Getting your weighting correct is the biggest thing you can do to make learning neutral bouyancy easier. If you don't have enough weight, you'll find yourself expending huge amounts of energy (and gas) kicking to stay under the surface (or stuggling to even get below it). On the other hand, a classic sign of overweighting leads to the following senario:
"I descended and added air to my BCD to get neutral, all of a sudden I started sailing toward the surface, so I dumped a bunch of air to drop back down. Once I got back to the depth I wanted, I added air to my BCD again and thought I was ok, till a few moments later I was once again floating towards the surface ... will this never end?"
While a diver with good bouyancy skills can dive with quite a bit of extra weight, here is why it makes learning bouyancy so difficult.
Suppose you have 8# of extra weight on you (beyond what you need) this means you have an extra gallon worth of air (1/6th of a cubic foot). As you decend that gallon sized bubble now gets reduced in size due to the pressure. When you arrive at 33 feet it is now half it's orignal size, meaning you must add two quarts of air (plus more to account for suit compression, but we'll ignore that for this example). You add the required two quarts of air, bringing you back to a one gallon bubble, making you neutral in the water. As you are swimming you continue breathing, but with every breath you take, you rise and fall. This means that if you inhale and rise 3 feet the one gallon bubble in your BCD expands by nearly 10%. As you exhale you won't go down quite as fast as expected due to this extra air in your BCD. On your next breath you rise a little more (now you have 20% extra air in your BCD) and you find yourself in a sudden unexpected ascent ride. In response you dump enough air to get a little negative, but as you decend the cycle starts all over again. By the end of the dive many new divers are considering giving up on Scuba.
"How do I figure out how much weight I really need" you may be asking. Here is the way I do this with my students.
1) Weight belt with pockets
2) As much weight as you normally use, but make sure much of it is in 2# blocks + a few extra pounds if you think you will be too light.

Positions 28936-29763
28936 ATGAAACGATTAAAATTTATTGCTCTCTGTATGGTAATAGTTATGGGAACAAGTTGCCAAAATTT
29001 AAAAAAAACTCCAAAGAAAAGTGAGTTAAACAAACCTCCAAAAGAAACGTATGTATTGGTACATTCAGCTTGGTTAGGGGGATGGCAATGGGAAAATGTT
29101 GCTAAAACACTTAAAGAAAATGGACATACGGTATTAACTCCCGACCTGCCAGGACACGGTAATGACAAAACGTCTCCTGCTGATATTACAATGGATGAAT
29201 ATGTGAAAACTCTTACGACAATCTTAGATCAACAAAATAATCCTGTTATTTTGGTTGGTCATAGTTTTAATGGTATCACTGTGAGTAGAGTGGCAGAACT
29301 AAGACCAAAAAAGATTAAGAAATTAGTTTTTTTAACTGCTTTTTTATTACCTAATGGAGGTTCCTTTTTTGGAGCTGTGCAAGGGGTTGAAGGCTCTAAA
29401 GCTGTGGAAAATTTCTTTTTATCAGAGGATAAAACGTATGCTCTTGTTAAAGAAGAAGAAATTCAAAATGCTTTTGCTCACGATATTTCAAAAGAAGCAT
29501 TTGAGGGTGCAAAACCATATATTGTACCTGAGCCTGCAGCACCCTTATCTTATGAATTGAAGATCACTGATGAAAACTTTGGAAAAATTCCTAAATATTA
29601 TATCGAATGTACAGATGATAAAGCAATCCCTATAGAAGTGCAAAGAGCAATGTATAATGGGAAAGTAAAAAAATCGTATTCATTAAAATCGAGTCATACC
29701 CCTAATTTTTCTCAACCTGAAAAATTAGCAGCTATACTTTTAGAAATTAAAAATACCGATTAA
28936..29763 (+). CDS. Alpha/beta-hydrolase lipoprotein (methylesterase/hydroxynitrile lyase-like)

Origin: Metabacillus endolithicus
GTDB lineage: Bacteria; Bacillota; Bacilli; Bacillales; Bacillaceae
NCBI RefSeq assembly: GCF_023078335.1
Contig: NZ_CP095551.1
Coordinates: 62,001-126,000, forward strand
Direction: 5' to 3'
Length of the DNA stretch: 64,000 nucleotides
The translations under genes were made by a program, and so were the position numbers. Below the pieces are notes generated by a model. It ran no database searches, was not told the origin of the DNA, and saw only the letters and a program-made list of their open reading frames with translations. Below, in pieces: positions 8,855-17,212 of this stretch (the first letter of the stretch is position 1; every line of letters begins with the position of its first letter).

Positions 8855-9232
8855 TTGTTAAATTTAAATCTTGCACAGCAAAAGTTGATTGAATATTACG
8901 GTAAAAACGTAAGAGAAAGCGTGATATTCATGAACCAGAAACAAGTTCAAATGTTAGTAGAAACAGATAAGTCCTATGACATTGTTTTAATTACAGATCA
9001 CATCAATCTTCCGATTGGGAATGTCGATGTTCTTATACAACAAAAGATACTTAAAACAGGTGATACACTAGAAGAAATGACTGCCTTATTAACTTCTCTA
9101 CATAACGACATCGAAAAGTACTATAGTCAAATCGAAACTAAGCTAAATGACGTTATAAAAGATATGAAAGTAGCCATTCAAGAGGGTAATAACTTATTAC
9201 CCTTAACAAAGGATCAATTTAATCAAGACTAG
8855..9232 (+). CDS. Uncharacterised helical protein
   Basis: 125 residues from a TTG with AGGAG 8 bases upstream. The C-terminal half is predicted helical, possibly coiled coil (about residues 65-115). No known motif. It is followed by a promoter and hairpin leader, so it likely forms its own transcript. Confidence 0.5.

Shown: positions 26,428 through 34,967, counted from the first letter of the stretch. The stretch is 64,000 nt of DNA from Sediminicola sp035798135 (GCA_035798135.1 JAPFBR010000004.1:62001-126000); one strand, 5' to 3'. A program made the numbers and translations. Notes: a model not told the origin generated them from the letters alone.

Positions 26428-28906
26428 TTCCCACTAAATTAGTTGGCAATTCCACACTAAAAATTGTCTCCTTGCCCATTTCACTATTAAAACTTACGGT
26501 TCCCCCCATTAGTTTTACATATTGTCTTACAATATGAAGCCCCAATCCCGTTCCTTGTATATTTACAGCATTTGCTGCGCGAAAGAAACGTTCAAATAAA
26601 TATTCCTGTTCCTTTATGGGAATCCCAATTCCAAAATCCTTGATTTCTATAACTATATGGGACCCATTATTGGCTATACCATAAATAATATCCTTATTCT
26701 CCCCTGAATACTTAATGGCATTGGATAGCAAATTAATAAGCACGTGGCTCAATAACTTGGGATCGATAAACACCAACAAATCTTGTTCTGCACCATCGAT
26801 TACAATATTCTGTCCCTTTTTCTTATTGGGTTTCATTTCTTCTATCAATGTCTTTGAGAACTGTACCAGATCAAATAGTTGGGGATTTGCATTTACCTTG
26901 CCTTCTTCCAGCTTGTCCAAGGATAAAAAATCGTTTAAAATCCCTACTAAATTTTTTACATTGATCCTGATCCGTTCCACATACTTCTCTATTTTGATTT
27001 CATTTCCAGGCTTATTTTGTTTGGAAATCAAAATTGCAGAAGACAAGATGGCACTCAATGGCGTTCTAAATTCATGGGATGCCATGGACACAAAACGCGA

3) All your dive kit for the conditions you normally dive in (same wetsuit, tank, BCD etc..)
4) 5-10 feet of water. If you dive in salt water, do this off a calm beach, if you dive in fresh water a pool will work. (you can also add 3% of your total body+gear weight when going from fresh to salt water, but it's simpler to do it in the same conditions you dive in I think)
5) A good buddy (you weren't going alone were you?)
1) Drain your cylinder to 500 psi while near the bottom in 10 feet of water.
2) Empty ALL the air from your BCD - have your buddy make sure NO air is left in your BCD.
3) You should now be on the bottom, I recommend you lay down on your belly (might as well practice good trim/posture while you're doing this).
4) Clasp your hands and cross your ankles (avoid ALL finning/sculling)
5) Relax, and get into a normal breathing cycle. (be sure to check your SPG every once in awhile as you don't want to run out of air - if you are worried start with 700 psi - the goal is to finish the weight check with under 500 psi, while your tank is most bouyant)
6) Once you are relaxed signal your buddy and have them begin taking 2# of lead off. (this is where it helps to have a pocket style weight belt)
7) Continue removing 2# blocks of lead until you slowly rise off the bottom when you inhale, and sink when you exhale.
8) Go diving! (once you fill your tank that is)
You should now be correctly weighted. Now when you have a problem you know that weighting is not the cause. I may be due to air trapped in your BCD, sculling your hands or finning upwards (common on descents).